However, even following the evidence gathered by the panel of  experts, many people still refused to believe that the famed “Disciples at Emmaus” was forged by Van Meegeren. Their contention was based on the fact that the other alleged forgeries and Van Meegeren’s nearly completed “Jesus Amongst the Doctors” were of a very inferior quality. Surely, they said, the creator of the beautiful “Disciples at Emmaus” could not produce such inferior pictures. Indeed, the “Disciples at Emmaus” was certified as an authentic Vermeer by the noted art historian A. Bredius and was bought by the Rembrandt Society for $170,000. The answer of the panel to these skeptics was that because Van Meegeren was keenly disappointed by his lack of status in the art world, he worked on the “Disciples at Emmaus” with the fierce determination of proving that he was better than a third rate painter. After producing such a masterpiece, his determination was gone. Moreover, after seeing how easy it was to dispose of the “Disciples at Emmaus” he devoted less effort to his  subsequent forgeries. This explanation failed to satisfy the skeptics. They demanded a thoroughly scientific and conclusive proof that the “Disciples at Emmaus” was indeed a forgery. This was done in 1967 by scientists at Carnegie Mellon University, and we would now like to describe that work.

The key to the dating of paintings and other materials such as rocks and fossils lies in the phenomenon of radioactivity discovered at the turn of the century. The physicist Rutherford and his colleagues showed that the atoms of certain “radioactive” elements are unstable and that within a given time period a fixed proportion of the atoms spontaneously disintegrates to form atoms of a new element. Because radioactivity is a property of  the atom, Rutherford showed that the radioactivity of a substance is directly proportional to  the number of atoms of the substance present. Thus, if N(t) denotes the number of atoms present at time t, then

\frac {dN}{dt}=-\lambda N equation I

The constant \lambda which is positive is known as the decay constant of the substance. The larger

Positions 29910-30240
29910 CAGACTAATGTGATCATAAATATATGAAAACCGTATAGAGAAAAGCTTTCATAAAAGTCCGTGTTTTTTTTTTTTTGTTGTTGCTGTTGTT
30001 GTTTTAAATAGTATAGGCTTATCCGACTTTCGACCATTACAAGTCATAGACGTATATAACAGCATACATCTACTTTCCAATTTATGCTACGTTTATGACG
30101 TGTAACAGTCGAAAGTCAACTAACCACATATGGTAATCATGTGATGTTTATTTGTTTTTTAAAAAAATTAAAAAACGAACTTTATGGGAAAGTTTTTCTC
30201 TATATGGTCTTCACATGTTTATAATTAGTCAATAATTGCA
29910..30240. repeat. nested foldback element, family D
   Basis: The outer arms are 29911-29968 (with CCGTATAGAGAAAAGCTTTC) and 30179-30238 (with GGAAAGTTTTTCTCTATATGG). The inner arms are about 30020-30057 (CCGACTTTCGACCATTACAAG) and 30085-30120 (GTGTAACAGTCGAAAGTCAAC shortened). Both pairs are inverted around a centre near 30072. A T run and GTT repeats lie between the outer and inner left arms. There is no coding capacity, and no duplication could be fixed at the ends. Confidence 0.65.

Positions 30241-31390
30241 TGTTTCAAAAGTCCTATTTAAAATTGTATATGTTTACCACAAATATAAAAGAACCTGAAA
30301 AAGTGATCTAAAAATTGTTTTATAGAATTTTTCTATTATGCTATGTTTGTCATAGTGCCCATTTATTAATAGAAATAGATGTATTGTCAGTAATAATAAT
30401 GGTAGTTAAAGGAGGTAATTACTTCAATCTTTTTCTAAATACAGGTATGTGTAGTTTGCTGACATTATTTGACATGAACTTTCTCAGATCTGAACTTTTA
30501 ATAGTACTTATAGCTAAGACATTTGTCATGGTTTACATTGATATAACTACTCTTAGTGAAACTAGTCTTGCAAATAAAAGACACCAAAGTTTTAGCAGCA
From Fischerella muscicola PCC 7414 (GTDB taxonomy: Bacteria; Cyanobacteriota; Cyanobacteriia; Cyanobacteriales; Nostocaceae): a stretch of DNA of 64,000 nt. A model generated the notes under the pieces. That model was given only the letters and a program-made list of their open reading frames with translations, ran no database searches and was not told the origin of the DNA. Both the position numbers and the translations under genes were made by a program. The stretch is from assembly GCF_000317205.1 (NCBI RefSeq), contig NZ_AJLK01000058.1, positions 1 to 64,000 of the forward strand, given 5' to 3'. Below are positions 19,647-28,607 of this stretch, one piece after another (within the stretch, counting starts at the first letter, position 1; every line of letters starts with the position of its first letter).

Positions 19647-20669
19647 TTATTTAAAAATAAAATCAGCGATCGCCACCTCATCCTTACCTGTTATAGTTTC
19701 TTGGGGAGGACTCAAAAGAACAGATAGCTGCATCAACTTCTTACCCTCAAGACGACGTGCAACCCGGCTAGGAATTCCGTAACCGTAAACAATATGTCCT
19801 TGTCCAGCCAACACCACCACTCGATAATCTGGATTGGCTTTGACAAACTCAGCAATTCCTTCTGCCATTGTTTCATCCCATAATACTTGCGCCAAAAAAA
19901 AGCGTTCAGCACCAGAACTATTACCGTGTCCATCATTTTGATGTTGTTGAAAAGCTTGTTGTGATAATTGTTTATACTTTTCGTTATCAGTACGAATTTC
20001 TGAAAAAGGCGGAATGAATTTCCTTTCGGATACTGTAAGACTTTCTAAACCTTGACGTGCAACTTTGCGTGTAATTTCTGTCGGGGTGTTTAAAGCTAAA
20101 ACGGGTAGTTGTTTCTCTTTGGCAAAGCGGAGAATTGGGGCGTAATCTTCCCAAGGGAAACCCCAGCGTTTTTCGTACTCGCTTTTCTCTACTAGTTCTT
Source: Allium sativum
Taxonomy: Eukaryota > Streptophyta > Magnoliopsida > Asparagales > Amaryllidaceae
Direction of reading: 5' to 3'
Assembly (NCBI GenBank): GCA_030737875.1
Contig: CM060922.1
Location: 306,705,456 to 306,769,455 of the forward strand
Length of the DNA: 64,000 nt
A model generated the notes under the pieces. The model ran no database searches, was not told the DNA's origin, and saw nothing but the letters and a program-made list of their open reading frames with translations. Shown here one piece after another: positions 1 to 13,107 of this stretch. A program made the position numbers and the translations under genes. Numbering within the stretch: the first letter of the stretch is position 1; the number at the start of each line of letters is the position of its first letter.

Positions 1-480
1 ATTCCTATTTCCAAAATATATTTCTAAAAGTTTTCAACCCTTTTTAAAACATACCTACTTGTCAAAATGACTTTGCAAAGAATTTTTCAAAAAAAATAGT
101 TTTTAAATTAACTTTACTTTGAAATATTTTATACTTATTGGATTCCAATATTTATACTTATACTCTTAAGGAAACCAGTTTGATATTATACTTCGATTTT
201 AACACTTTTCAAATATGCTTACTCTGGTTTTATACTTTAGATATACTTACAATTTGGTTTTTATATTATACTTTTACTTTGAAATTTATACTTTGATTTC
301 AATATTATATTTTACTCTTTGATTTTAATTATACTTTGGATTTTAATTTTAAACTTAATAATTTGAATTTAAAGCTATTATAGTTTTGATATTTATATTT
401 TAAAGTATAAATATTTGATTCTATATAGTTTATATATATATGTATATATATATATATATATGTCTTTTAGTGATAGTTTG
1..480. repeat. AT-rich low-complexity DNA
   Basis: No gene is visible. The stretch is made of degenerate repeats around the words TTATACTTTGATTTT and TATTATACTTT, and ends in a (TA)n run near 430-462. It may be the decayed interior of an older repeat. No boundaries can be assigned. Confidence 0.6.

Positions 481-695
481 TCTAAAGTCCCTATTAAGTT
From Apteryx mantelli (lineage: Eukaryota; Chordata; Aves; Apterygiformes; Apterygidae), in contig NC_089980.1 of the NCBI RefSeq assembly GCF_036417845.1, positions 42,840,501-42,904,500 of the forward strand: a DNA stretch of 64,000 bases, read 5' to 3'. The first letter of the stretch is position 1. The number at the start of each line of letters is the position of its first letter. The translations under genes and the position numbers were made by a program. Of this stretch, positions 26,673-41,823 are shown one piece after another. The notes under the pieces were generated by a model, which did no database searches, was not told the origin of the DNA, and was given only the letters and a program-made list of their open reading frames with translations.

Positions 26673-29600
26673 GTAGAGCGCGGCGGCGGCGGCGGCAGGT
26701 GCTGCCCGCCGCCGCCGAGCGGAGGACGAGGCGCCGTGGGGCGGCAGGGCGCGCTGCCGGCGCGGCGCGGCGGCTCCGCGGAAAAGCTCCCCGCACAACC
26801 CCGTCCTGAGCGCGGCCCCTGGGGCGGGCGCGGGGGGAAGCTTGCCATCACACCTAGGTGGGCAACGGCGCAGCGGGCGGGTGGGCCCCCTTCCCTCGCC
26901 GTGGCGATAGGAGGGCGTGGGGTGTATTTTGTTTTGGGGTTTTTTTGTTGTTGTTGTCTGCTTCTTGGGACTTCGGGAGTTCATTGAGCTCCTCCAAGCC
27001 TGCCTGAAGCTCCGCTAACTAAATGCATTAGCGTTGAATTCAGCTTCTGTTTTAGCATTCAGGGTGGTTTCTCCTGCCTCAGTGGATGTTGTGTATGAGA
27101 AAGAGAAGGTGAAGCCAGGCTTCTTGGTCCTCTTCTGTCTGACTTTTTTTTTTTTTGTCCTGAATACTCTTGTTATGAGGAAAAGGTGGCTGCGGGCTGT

\lambda is, of course, the faster the substance decays. One measure of the rate of disintegration of a substance is its half-life which is defined as the time required for half of a given quantity of radioactive atoms to decay. To compute the half-life of a substance in terms of \lambda, assume that at time t_{0}, N(t_{0})=N_{0}. Then, the solution of the initial-value problem

\frac {dN}{dt}=-\lambda N_{0} if N(t_{0})=N_{0} is

N(t) =N_{0}exp(-\lambda \int_{t_{0}}^{t}ds)=N_{0}e^{-\lambda (t-t_{0})}

or \frac {N}{N_{0}} = exp (-\lambda (t-t_{0})).

Taking logarithm of both sides we obtain that

-\lambda (t-t_{0})= ln \frac {N}{N_{0}} equation II

Now, if \frac {N}{N_{0}}=1/2 then -\lambda (t-t_{0})= ln (1/2) so that

(t-t_{0})= \frac {ln 2}{\lambda} = 0.6931/(\lambda) equation III

Thus, the half-life of a substance is ln 2 divided by the decay constant \lambda . The dimension of \lambda, which we suppress for  simplicity of  writing is reciprocal time. If t is measured in years, then \lambda has the dimension of reciprocal years, and if t is measured in minutes, then \lambda has the dimension of reciprocal minutes. The half-life of many substances have been determined and recorded. For example, the half-life of carbon-14 is 5568 years and the half-life of uranium-238 is 4.5 billion years.}